We’ve had a nice rest during the festival of Chanukah. I’m grateful to Gregory and Joshua for teaching us a class with some songs. I am faithfully praying the Modeh Ani each morning now, thanks to their tutelage.

I must admit I’m itching to return to class! Lesson 43 and the new study guide are available now on the resources page. Class begins tomorrow evening, the third day of the Sabbath, at 7:30pm. We will be broadcasting the audio live, as usual, for those of you learning from afar.

This week we are reading and studying the final portion in Sefer B’reisheetvay’chi. “And he lived” describes more than just Ya’acov, but all of the servants of the Holy One, blessed is He.

May your walk bring glory to our Master and praise from your children. Selah.


Yosef b. Yosef

If you’ve been listening and studying with us, you know we just finished the book of Acts. This concludes Part 3 of our study. We are taking a week off to celebrate finishing the majority of the Apostolic Writings.

No class tomorrow – 28 November. We will meet at The Residence next Tuesday evening, 5 December at 7:30pm.

Part 4 of our study will pick up with Paul’s letter to the Colossians. Remaining books in our walk through include the prison epistles: Philemon, Ephesians, Philippians, Timothy, and Titus. Then Peter, Hebrews, Jude, John and Revelation. It will fly by!

Part 4, Lesson 43 will be available before Shabbat. Read Colossians!

Shavuah tov!

Yosef ben Yosef

Here is one of the best articles I’ve ever read on marriage. It’s by Matt Walsh on Daily Wire. Well said, Matt, I agree completely and hope my children do too.

My Marriage Is Not An Equal Partnership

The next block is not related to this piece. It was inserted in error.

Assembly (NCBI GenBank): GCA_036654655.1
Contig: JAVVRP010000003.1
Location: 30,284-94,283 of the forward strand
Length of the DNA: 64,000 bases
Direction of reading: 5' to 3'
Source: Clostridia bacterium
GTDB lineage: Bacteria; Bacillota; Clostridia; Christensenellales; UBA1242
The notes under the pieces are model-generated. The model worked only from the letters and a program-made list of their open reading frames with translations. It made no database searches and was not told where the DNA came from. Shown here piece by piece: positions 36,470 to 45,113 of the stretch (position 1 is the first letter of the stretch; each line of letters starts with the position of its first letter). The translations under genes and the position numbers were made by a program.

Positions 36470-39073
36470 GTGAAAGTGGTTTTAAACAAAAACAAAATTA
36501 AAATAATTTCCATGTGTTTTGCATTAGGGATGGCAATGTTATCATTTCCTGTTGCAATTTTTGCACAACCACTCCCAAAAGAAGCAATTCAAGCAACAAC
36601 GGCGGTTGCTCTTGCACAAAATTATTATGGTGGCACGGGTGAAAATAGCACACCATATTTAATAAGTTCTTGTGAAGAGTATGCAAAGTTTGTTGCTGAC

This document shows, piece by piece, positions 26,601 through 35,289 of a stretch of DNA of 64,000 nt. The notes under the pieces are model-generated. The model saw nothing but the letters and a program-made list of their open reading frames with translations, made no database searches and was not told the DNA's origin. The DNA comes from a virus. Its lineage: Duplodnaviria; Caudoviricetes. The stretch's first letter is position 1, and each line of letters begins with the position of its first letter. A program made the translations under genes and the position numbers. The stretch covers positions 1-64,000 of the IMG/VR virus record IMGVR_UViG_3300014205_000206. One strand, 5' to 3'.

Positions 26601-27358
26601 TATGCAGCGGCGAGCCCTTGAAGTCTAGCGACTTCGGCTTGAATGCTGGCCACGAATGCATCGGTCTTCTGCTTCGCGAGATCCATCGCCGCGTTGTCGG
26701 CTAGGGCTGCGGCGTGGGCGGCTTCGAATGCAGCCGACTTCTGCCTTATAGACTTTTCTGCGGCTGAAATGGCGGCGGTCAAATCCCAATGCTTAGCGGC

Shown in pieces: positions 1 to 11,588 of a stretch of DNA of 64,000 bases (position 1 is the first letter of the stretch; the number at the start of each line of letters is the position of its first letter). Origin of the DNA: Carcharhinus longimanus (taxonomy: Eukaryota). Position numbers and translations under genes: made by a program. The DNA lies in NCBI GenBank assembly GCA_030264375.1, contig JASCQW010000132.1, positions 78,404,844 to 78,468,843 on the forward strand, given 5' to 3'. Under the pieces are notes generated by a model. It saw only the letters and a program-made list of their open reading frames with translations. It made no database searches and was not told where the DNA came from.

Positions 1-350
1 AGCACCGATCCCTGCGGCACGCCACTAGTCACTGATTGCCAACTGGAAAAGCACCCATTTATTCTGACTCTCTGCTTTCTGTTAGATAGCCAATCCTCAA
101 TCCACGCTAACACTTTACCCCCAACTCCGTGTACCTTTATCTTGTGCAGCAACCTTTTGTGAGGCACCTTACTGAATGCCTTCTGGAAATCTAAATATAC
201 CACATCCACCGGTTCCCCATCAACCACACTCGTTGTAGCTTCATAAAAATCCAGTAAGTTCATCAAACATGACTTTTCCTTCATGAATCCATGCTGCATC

And I Don’t Want It To Be

The hardest lesson I’ve had to learn in my marriage is that my wife is not me. She is herself, emphatically. And her self is a very different self, an unequal self. The joy and challenge and pleasure and hardship of the marital vocation — the whole point of it, really — is found in this fact: that I am not her, and she is not me, and we are not equal because we are not the same.

So many marriages fall apart these days because both partners have been raised on the lie of marital and gender “equality.” They’ve been told that there is no difference between a husband and a wife, the two are interchangeable, exactly the same in every way that matters, and so they approach the altar with the expectation that they’re marrying mirror images of themselves. They imagine that they won’t need to make any serious changes or sacrifices in their new life as a married couple because they’ve partnered with someone just like them. Everything can just be split down the middle, they think, 50/50, easy as pie.

“Equal partnership,” they call it. Like it’s a business proposition. Like they’re starting a law firm. Like marriage comes with a scorecard. And many marriages do have score cards. The spouses keep a running tally of who is doing what and how much and for how long, and at the end of the day it must be determined that the husband and wife have exerted themselves to the same degree, done the same number of chores, relaxed for the same amount of time, experienced the same stress, carried the same burdens, and done everything equally and fairly and without the slightest discrepancy.

The husband works so the wife must work. The wife cleaned for an hour today so the husband must clean for an hour. The husband mowed the lawn last week, now it’s the wife’s turn. The wife changed two poopy diapers, now the husband must change two. The husband has this or that stress on his mind so he unloads it on his wife. “Why should I be the only one worrying about this?” The answer never occurs to him: Because this is your cross.

The equal marriage doesn’t work for the same reason that a football team with 22 starting quarterbacks won’t win any games. Marriage is built upon difference, not sameness. The union thrives when the complementary differences between the two spouses are embraced and harnessed for the good of the family. The family itself is literally created through these differences. A truly “equal” marriage is sterile, functionless, confused, and pointless.